Behavioral Health Services for Latinxs in the South


If you or someone you know may need mental health or substance use services, please take a look at the following resources:


Si usted o alguien que conoce puede necesitar servicios de salud mental o por uso de sustancias, consulte los siguientes recursos:

  • Disaster Distress Helpline: 1-800-985-5990 (presione 2 para español)
  • National Suicide Prevention Lifeline: 1-800-273-TALK (8255) for English, 1-888-628-9454 para español, or Lifeline Crisis Chat.
  • SAMHSA’s National Helpline: 1-800-662-HELP (4357), (Inglés y español)
  • National Alliance on Mental Illness HelpLine: 1-800-950-NAMI (6264), (Inglés y español)

Assessing utilization of mental health and substance use services among Latinx living with HIV or at high risk for HIV in the Deep South


In 2019 Latinos constituted 18% of the US population, up from 16% in 2010, with 26% growth in  in the Southern states between 2010 and 2019.1  For instance, the Hispanic population grew 20% in Alabama, 22% in Georgia, 27% in Louisiana, 22% in Mississippi, 27% in North Carolina, 30% in South Carolina, and 34% in Tennessee.2 Many of the factors that contribute to the South’s overall disproportionate HIV burden also apply to Latinos, including poverty, rural isolation, cultural conservatism, and stigma. Additional factors impacting Latinos include socioeconomic barriers to accessing healthcare, anti-immigrant policies, lack of culturally and linguistically appropriate services, and social and structural racism.

Mental illness and substance use have been clearly identified with heightened HIV risk as well as poor HIV treatment adherence.3-6 Furthermore, there is considerable evidence of high levels of mental illness and substance abuse among Latinx.7,8 Nonetheless, utilization of existing behavioral health services is less than optimal among Latinx communities.8-10 A variety of factors are associated with lack of access and/or utilization,11-20 including limited availability of services or insurance coverage, limited English proficiency, stigmatization of mental illness and substance use, family and community views on behavioral health, and lack of social support to engage in services.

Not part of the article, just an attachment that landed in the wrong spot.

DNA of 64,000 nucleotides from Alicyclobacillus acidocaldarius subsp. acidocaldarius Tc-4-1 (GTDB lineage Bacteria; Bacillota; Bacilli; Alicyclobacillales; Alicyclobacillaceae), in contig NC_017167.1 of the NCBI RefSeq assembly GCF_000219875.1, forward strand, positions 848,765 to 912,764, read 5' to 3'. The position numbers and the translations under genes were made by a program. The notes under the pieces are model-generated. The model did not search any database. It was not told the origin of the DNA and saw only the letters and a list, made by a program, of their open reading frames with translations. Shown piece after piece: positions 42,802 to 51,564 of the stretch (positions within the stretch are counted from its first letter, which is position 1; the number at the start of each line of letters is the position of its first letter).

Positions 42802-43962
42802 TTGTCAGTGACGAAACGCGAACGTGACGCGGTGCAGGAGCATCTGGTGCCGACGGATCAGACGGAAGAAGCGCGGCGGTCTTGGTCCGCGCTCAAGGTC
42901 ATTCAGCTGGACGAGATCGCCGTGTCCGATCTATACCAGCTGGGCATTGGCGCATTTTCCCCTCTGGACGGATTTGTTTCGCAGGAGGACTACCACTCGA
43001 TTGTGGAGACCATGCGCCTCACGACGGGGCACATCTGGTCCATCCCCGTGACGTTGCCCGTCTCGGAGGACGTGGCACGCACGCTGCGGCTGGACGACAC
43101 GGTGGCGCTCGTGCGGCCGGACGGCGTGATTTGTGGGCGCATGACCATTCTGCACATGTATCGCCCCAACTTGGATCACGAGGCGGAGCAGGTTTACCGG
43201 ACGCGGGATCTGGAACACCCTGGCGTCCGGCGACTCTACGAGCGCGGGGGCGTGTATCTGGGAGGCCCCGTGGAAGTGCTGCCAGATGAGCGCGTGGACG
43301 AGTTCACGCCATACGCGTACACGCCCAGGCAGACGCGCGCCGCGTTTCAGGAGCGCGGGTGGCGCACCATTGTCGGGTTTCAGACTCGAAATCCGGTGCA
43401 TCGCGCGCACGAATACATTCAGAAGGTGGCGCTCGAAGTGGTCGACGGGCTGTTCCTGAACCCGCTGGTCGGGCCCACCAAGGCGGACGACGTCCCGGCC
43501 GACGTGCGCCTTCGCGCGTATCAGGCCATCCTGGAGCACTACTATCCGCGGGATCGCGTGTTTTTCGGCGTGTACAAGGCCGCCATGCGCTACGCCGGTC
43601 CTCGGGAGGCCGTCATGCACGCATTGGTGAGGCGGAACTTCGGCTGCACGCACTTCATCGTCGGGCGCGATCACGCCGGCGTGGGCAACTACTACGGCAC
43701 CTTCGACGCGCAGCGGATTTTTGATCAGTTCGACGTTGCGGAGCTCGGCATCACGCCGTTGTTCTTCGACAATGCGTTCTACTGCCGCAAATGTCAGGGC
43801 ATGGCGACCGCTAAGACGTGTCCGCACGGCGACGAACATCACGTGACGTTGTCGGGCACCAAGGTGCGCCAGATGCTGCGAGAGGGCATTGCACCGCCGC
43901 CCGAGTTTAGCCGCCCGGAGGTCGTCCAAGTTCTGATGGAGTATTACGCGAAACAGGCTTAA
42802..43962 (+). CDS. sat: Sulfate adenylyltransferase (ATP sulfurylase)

Project Description

Building on previous assessments and with guidance from a community advisory committee, LCOA will partner with community-based organizations to conduct regional surveys and focus groups on needs, availability, utilization, and appropriateness of mental health and substance use services among Latinx living with and at high risk for HIV in 7 Deep South states – Alabama, Georgia, Louisiana, Mississippi, North Carolina, South Carolina, and Tennessee.